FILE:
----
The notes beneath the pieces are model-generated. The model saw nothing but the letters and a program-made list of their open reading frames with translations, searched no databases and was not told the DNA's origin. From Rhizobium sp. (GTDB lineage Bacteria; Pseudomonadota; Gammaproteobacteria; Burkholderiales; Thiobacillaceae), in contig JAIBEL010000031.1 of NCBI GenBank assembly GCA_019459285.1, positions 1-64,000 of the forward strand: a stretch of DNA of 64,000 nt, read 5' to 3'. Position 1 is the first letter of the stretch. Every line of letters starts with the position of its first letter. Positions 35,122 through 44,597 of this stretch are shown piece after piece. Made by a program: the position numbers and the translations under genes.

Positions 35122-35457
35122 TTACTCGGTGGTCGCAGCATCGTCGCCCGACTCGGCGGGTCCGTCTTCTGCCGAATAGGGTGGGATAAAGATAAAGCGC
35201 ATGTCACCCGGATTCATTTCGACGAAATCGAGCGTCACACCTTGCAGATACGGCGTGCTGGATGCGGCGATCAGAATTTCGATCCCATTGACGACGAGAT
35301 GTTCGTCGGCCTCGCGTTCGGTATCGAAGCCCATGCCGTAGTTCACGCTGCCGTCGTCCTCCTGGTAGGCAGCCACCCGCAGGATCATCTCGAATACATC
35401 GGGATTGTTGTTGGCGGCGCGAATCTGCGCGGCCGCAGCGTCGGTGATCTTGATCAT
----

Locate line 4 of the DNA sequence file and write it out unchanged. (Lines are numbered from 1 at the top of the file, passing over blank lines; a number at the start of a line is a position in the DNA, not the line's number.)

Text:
35201 ATGTCACCCGGATTCATTTCGACGAAATCGAGCGTCACACCTTGCAGATACGGCGTGCTGGATGCGGCGATCAGAATTTCGATCCCATTGACGACGAGAT